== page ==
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Vanilla Fudge Drummer Carmine Appice’s Unlikely Connection To Fred Astaire And Gregory Peck

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In the first two parts of this interview series with drummer Carmine Appice, we discussed his many sticks friends including Ginger Baker, Keith Moon, John Bonham – the A-list guys. Appice’s stories are fascinating, real rock history. Here, we deviate a bit to the Hollywood big screen. We discuss a musician, John Lennon, but also dancer Fred Astaire and actor Gregory Peck. Appice also tells us what he would like his legacy to be. Following are edited excerpts from a longer conversation.

Jim Clash: Why did Vanilla Fudge cover The Supremes’ big hit, “You Keep Me Hanging On?” 

Carmine Appice: Back then, they were doing what we called “production numbers” in New York, or slowed-down versions of hit songs. What we did was make a slowed-down version of that one, then match the music to the lyrics. “You Keep Me Hanging On” had “hurting lyrics,” all about relationships gone-bad. Anyone who’s been in a relationship gone-bad knows it’s emotionally hurting. When The Supremes did the song, the music was happy and upbeat. But the lyrics weren’t. We changed that. When we later covered “Eleanor Rigby,” we also matched the story to the mood of the music – very eerie, churchy, spiritual, in a demonic kind of way. 

Clash: You have met and played with some incredible people. Give me an anecdote or two from your memoir, “Stick It!: My Life Of Sex, Drums, And Rock ‘N’ Roll.” 

Appice: When my brother Vinny was at the Record Plant doing hand-claps on “Whatever Gets You Through The Night,” he became friends with John Lennon. He said to John after the session, “My mother makes great Italian food. Do you like Italian?” John said, yeah, so Vinny had my mother make him some lasagna. Vinny gave it to him, and never heard anything back. Well, I played Madison Square Garden with Rod Stewart a couple of months later, five nights in 1979. John was at one gig, and came to the after-party, as did my parents. When my mom saw John, she asked if he had liked her lasagna. He said that he loved it, that it was delicious. So my mom looked at him and asked, “Can I please have my pan back?” Classic story [laughs].

Here’s another one. I have a letter hanging in my studio, from Fred Astaire. I met Fred at our gig at the West Coast Forum. When Rod [Stewart] had gotten married, Allan Carr, producer of Grease, threw a party for Rod at Allan’s mansion in Beverly Hills. I’m at the party and see, out of the corner of my right eye, somebody walking up, real tall. It’s Gregory Peck! He grabbed my hand, said he was Gregory. I said, “I know who you are. My mother would die if she were here.” Anyway, we got to talking and he said that when Fred Astaire saw me do my drum solo at the show, Fred said that it was the best solo he’d seen since Gene Krupa. So I’m thinking, Fred Astaire said that, and Gregory Peck is telling me about it. Wow, let me pinch myself. Then Greg told me that Fred was a drummer, which I didn’t know, that Fred had always wanted to play rock drums, but didn’t have a clue. I told Greg that I had a book called “Ultimate Realistic Rock Drum Method,” which teaches rock drumming. I said I could get him one to give to Fred. He said that would be great, and that next time I was at Rod’s house – he lived next door to Gregory – knock on his door and he’d give it to Fred. I said, “Okay Greg [laughs].” So I signed the book, “Dear Fred, I hope this helps you learn to play rock drums. Love, Carmine Appice.” Two weeks later I get an envelope, rip it open – ruining it, of course. The letter inside says, “Thank you, Carmine Appice, for the lovely inscription. I’ve enjoyed your work many times. You sure are terrific. Love, Fred Astaire.” I almost fainted. Goes to show you anything can happen, even to a kid from Brooklyn.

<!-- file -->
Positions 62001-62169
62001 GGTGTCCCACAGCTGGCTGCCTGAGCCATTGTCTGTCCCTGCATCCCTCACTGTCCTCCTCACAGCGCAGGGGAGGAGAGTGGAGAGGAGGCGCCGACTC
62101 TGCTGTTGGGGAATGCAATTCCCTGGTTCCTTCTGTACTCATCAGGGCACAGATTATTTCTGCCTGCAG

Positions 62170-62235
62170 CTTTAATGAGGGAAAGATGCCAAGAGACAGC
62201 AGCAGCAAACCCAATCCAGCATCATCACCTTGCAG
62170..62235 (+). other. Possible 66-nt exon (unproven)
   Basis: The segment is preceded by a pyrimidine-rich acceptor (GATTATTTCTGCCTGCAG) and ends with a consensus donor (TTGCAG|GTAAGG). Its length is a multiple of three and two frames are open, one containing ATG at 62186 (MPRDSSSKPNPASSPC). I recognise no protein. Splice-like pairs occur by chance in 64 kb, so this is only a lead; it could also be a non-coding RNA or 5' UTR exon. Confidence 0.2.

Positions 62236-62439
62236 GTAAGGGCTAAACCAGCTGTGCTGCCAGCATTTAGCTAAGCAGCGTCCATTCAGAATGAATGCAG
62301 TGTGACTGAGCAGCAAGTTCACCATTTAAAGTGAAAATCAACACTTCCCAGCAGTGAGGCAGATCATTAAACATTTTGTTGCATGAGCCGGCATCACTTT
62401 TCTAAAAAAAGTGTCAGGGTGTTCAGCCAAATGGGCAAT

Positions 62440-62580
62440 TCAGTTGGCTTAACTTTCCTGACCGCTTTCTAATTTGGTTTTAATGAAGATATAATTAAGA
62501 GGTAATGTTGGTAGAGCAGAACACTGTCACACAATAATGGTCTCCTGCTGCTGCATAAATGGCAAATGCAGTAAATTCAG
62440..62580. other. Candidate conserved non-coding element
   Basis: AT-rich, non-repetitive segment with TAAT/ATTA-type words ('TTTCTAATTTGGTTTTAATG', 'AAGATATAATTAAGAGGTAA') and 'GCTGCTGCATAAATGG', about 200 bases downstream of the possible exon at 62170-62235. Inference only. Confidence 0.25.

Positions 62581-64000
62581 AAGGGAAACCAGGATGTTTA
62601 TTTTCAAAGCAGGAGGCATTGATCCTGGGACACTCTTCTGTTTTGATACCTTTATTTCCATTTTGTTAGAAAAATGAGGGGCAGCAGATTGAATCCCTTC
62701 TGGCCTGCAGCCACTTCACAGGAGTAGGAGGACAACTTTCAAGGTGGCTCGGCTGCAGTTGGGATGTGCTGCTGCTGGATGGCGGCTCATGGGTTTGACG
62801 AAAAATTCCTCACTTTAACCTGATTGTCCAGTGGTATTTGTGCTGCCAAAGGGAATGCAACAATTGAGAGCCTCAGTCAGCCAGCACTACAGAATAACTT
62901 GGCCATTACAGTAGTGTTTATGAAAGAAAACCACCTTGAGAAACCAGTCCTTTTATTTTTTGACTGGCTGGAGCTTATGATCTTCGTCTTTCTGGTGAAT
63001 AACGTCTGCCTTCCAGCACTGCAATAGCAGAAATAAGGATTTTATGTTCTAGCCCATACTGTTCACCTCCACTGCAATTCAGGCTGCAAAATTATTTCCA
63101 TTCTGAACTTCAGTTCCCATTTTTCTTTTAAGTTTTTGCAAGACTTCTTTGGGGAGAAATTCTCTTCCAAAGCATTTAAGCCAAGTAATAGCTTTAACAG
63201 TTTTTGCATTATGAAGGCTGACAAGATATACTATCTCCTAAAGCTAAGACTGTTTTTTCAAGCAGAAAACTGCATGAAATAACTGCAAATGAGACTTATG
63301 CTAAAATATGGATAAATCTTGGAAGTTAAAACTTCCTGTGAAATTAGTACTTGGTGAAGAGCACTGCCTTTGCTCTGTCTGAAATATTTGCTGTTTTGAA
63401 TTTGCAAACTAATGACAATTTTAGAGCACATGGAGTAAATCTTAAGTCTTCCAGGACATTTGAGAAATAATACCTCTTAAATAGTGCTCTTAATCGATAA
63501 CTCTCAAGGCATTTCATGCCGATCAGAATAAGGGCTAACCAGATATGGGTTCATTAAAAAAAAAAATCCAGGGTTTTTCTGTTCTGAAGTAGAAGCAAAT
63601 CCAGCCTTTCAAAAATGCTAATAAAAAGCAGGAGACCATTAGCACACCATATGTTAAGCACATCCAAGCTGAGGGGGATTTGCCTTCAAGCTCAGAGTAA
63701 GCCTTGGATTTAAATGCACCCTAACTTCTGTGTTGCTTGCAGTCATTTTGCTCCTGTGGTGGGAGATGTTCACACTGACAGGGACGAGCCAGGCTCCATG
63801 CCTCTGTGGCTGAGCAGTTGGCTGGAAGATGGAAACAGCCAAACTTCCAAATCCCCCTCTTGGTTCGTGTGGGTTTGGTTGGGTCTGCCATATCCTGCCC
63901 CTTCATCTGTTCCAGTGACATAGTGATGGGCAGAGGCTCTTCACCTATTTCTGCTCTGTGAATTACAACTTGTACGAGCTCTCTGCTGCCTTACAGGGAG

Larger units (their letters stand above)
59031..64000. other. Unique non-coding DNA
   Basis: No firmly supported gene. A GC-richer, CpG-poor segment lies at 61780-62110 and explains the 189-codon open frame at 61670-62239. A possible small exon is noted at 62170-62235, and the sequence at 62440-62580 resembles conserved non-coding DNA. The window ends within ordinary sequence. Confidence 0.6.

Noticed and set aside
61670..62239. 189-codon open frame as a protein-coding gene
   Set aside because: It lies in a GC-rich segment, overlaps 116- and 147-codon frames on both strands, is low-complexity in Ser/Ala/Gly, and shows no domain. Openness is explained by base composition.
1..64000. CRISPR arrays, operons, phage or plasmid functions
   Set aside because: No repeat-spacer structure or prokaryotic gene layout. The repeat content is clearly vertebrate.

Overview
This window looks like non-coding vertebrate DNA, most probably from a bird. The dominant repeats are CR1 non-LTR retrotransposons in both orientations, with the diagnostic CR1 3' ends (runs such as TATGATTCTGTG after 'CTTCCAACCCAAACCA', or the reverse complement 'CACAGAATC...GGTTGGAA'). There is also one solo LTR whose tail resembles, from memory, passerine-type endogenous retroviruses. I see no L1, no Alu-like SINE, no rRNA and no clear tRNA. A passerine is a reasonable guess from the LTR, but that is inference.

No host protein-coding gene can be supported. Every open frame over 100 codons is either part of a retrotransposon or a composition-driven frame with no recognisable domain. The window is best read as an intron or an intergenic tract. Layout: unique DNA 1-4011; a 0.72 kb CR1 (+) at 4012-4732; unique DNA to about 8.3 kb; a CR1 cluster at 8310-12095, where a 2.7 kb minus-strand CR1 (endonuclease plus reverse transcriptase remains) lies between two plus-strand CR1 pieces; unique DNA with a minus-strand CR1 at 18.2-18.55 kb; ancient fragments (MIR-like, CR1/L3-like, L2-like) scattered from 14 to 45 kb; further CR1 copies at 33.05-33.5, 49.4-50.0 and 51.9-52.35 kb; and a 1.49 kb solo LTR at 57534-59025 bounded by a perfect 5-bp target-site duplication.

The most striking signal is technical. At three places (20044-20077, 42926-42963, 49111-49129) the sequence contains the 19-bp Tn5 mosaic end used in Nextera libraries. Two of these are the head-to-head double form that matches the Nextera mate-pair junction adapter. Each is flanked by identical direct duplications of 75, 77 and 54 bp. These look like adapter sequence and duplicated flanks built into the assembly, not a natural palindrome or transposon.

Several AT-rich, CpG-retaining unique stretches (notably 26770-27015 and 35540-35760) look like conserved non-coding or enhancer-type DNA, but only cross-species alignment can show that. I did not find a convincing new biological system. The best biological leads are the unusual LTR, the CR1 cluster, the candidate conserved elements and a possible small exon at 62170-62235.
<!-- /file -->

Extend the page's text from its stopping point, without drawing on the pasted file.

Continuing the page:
Clash: What would you like your legacy to be?

Appice: That I was a drummer who tried to lead, and to try new things. I had big drums first – the power tom-toms, the extended bass drum – which started the fad of big drums by Ludwig. I had a wah-wah on my snare drum. I just want to be remembered as a guy who was experimental, who helped bring the drums out front, like my idol, Gene Krupa.

MORE FROM FORBESCarmine Appice Opines On Other Great Drummers, Including John Bonham, Ginger Baker

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